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Discussion in 'Starting a Lawn Care Business' started by Ramone, Mar 26, 2007.
How much to charge per 1000 sq. ft for fertilizing
Do you have a license to spread? Most states require a license/certification to drop fertilizer or any type of weed/bug control material.
If you do, think of your time and materials. How long will it take you to drop fert on 1000 SF? How much are the materials. Are you purchasing and picking up the materials?
Your Time Per 1000 SF + Materials + Materials Pickup/Travel + 15% on Materials=Cost.
My best guess is (Time) $15 + (Materials) $25 + (10 Miles Pickup @ .38/Mile) 3.80 + (15% on Materials) $3.75 = $47.55 per 1,000 SF.
Hope you know what you're doing cuz chem treatments raise your liability.
EVERYbody wants to jump on the bandwagon....
It is possible to fertilize without a license, if you are using straight fert.. However, then you are just feeding all the weeds and such, too. If you can't do pest control, your hands are pretty much tied. Foremost, I don't recommend it unless all the in and outs are known, including the knowledge and ability to diagnose conditions that are directly related to this aspect of the industry. Everything has a starting point.
I wasn't "jumping on the bandwagon". You're correct in that fertilizer-only applications do not require a pesticide certification and licensing in most states. However, keep in mind that most store-bought fertilizers, particularly in a lawn care setting, contain not only standard fertilizer but also contain a pesticide component (e.g., herbicide, insecticide, fungicide). These products are commonly known as "weed and feed". If application of these types of products is a service that you will be providing, then certification and licensing as a pesticide applicator, and licensing as a business is required. Most folks entering into the fertilizing service aren't necessarily experienced at knowing the components of the store-bought products.
I wasn't "jumping on the bandwagon". I was answering a question and attempting to keep my answer simple. Glad we have experts here like yourself to help us understand.
Maybe with your expertise you could answer his original question regarding pricing. :wink:
LOL. I wasn't referring to you....I mean all the guys wanting to jump in to the fert. and chem. end of it...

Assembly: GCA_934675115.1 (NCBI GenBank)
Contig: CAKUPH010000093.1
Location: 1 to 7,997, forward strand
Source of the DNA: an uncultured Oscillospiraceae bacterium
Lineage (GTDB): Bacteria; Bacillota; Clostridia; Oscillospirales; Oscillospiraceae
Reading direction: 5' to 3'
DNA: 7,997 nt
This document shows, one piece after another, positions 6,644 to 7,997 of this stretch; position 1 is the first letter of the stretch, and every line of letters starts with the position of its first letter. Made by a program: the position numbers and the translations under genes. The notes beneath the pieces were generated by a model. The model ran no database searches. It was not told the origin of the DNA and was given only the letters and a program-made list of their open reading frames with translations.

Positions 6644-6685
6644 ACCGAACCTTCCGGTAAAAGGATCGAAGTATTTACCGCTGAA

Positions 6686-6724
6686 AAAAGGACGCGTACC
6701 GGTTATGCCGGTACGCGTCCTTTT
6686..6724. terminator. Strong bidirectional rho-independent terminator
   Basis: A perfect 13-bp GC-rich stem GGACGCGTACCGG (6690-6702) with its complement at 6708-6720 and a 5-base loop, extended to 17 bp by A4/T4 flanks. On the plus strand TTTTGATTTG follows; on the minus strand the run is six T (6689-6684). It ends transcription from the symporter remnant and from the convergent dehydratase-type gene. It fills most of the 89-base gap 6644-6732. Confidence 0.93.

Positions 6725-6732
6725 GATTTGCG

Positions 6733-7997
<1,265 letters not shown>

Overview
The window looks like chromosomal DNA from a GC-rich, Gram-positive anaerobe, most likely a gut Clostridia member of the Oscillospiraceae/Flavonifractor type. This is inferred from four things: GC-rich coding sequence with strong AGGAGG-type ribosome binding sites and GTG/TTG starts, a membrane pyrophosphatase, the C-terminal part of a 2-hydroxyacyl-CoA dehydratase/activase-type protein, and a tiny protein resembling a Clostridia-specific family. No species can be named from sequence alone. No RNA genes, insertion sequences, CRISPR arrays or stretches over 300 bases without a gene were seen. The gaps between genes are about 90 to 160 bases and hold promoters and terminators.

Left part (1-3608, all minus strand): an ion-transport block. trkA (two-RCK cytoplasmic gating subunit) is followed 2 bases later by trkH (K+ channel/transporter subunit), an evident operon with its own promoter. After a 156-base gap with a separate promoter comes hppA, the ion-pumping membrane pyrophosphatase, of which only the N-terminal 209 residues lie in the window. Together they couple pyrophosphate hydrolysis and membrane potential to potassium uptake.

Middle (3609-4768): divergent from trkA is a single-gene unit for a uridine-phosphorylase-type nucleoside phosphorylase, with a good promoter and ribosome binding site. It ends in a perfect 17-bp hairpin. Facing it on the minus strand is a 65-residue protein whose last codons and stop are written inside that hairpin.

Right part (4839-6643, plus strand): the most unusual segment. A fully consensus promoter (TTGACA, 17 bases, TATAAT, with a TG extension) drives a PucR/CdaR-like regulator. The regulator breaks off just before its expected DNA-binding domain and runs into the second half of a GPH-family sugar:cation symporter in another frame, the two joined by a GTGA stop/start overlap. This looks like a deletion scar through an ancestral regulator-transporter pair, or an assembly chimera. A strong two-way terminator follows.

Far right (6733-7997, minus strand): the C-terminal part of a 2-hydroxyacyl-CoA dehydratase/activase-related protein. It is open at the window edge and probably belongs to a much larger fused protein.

Also, that is a very good point that you bring up that the vast majority of the products sold retail in these homeowner programs (Scotts, sta-green, vigaro, etc.) DO contain pesticides for the majority of their applications. Very few of them are just straight fert.. As soon as they're done with the 'weed n feed", they do one more ap., and then it's right on to the "grub-ex", which is totally unnecessary the majority of the time. This is not to mention all the people who will be spreading "grub-ex" within the next few months because of the grubs they see now left over from last year. Then of course, there is the all important "insect control". Lord knows, we can't have bug one in the lawn. They might eat another bug. After that, we are already for some more "weed n feed".
I know exactly what you are saying....
My apologies for jumping to conclusions.
I charge a minimum of $40 for fert application, no matter the size of the lawn because of all the time that goes into getting to each place. I start with the $40 base fee and then add on the fertilizer cost marked up of course. App 1 Fert and Preemergent for crabgrass. App. 2-4 include fert and spot spraying of weeds int he lawn. App 5 is just a winterizer. So for the whole season (5 applications) a lawn that small would be about $200-250. However keep in mind that a 3,000 sq. ft. lawn might only be an extra $25 above and beyond the 1,000 sq. ft. lawn because the cost is getting to the property it is not much in the materials.
it sucks around here when tgcl is base is 33.00 and weedman is 35.00. but after about six months with them the people will generally pay more for a quality company. Of course sometimes the homeowners are so disinfranchised with lawn service they do it themselves.